KANSAS CITY, MO – Execution. The word has become common when talking about Texas basketball.
Or at least Rick Barnes and his players make it common.
No, I’m not talking about the death penalty, but the way the Longhorns’ carry out their game plan.
It is most often used like this:
Question: What do you have to do to beat (insert team name here)?
Answer: (Something along the lines) We need to execute.
Question: Why did (insert name here) play so well (or not so well) tonight?
Answer: (Something along the lines) He (or he didn’t) execute the game plan.
In other words: Texas wins because it does what it is supposed to do and they lose when they don’t.
Following Texas’ wins over Oklahoma and Texas A&M earlier in the week, some tense of the word execute was used eight times during each of the 5-10 minute postgame news conferences. Every time it was used referring to Texas’ strong performances.
After losing to Kansas 85-73 in the finals of the Big 12 Championship, it was used only four times – twice talking about the Jayhawks’ game plan working.
The word may not have been used as much because the Longhorns did not get much of a chance to execute. That’s because freshman Tristan Thompson, who is such a big part of Texas game plan on both offense and defense, was limited to playing only 21 minutes because of foul trouble after playing 38 last night.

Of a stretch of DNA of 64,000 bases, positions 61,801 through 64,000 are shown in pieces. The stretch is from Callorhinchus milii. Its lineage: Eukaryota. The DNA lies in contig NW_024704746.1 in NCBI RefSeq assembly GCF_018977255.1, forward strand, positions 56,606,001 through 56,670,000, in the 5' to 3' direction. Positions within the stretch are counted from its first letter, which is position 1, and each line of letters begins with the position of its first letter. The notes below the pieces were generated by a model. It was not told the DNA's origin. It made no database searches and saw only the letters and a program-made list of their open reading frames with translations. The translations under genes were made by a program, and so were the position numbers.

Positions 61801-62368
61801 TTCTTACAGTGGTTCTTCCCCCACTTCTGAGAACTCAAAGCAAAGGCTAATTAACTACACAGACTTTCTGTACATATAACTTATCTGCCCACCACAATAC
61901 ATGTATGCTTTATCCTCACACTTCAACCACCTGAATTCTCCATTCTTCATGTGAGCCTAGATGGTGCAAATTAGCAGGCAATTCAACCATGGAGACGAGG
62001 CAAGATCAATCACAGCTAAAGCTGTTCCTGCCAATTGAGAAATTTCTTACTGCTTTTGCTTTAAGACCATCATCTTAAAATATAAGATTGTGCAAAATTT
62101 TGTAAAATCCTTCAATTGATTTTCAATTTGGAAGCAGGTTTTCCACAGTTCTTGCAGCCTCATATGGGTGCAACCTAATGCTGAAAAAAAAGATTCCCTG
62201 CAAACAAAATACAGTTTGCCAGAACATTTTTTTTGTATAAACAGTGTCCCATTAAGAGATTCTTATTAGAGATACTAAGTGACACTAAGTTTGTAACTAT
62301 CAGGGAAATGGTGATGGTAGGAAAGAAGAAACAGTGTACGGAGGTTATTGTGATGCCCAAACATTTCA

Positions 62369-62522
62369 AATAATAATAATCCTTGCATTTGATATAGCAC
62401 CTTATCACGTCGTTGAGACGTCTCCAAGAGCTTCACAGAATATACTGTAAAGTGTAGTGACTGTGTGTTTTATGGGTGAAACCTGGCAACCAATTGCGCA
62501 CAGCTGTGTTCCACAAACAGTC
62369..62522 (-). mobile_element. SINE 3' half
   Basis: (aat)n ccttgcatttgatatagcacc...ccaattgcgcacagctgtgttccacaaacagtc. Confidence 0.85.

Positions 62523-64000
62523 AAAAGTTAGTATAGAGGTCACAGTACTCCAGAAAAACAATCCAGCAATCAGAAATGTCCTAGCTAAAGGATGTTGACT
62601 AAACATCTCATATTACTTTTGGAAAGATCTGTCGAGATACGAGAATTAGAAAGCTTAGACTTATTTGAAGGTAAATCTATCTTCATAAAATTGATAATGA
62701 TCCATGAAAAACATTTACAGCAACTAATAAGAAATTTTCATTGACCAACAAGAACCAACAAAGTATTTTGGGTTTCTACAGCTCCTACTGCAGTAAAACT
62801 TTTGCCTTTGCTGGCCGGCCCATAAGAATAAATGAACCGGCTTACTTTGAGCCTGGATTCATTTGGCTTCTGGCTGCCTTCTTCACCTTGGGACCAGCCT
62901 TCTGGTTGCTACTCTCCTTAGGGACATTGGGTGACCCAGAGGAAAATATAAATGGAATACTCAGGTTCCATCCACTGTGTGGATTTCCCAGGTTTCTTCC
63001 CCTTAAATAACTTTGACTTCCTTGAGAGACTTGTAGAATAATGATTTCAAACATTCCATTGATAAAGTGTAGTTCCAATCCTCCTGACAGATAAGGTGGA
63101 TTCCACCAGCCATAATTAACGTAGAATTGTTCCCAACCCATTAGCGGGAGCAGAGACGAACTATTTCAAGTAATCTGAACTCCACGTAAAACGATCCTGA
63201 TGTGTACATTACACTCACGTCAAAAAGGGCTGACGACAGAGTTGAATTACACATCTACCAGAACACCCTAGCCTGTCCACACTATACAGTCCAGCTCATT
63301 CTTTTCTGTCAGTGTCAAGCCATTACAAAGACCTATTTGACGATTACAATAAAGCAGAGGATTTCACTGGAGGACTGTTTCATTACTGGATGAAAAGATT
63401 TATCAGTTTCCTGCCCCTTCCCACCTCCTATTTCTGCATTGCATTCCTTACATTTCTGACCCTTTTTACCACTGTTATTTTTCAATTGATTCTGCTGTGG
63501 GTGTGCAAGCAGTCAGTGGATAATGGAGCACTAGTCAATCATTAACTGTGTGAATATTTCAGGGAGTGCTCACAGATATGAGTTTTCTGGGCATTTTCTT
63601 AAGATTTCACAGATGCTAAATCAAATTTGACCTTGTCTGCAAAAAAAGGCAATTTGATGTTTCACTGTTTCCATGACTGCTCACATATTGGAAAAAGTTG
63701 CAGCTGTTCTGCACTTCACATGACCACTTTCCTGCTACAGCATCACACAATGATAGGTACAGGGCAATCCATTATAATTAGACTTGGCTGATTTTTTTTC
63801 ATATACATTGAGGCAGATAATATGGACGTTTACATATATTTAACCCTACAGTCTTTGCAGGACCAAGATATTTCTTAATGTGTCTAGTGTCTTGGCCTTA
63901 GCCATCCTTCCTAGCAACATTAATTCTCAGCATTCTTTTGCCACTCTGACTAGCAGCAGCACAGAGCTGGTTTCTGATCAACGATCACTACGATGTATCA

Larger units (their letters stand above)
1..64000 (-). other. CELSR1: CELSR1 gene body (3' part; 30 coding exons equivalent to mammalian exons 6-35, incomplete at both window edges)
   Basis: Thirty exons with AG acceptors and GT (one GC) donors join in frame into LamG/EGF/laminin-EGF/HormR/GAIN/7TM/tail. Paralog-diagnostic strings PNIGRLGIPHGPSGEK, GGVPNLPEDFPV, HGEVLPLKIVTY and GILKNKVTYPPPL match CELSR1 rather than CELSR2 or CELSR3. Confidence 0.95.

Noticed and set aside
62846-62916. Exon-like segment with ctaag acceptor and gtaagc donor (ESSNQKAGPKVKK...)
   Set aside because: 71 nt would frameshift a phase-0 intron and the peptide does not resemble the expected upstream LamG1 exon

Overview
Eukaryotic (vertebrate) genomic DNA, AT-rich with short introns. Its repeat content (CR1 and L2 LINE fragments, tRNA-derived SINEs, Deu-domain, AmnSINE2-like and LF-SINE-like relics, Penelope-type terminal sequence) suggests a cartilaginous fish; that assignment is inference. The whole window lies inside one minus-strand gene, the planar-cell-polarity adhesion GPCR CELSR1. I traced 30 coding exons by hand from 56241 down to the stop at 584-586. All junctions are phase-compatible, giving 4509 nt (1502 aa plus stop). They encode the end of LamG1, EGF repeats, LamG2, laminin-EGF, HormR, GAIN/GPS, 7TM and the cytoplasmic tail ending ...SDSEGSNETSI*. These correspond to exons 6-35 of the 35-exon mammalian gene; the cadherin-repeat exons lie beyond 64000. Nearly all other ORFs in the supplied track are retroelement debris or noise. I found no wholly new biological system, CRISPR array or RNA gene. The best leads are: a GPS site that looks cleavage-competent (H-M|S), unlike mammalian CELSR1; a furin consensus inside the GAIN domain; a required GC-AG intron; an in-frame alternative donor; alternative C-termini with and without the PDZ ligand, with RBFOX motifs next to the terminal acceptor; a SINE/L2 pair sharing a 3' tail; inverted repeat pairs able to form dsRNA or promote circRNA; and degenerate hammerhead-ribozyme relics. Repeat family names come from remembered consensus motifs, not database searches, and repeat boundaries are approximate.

“This team needs Tristan,” said forward Gary Johnson.
Thompson finished with 17 and a season-low two rebounds. Without him on the court, Kansas’ Marcus and Markieff Morris and Thomas Robinson were able to control the paint on offense where they outscored the Longhorns 38-18.
“I put most of the blame on me in terms of results of this game, putting my teammates in that situation and getting in foul trouble,” Thompson said. “But you got to give credit to Kansas. They executed the game plan and it just didn’t go down for us today.”
Without Thompson, Kansas was able to grab offensive rebounds. They were able to attack the basket even when Thompson was in since he was not able to be as aggressive as he wanted. They were able to force Texas to take longer shots which at times led to a long rebound and quick transition points for Kansas.
“Foul trouble happens,” Barnes said. “But even with that we should be able to work through it.”
The Longhorns never got in much of a groove. And when they barely caught a spark, either a Texas foul or a Kansas 3-pointer turned the momentum.
“Just when you think things are going good, you get in a rhythm and then there’s a fall,” Johnson said.
The Longhorns will likely be a two or three seed when the NCAA Tournament bracket is released on Sunday.
Barnes knows his team is good. He said that he has a team that no one would want to play in the tournament.
“We can beat anybody,” Barnes said. “There’s no doubt in my mind.”
There’s no doubt in my mind either. That is if they execute.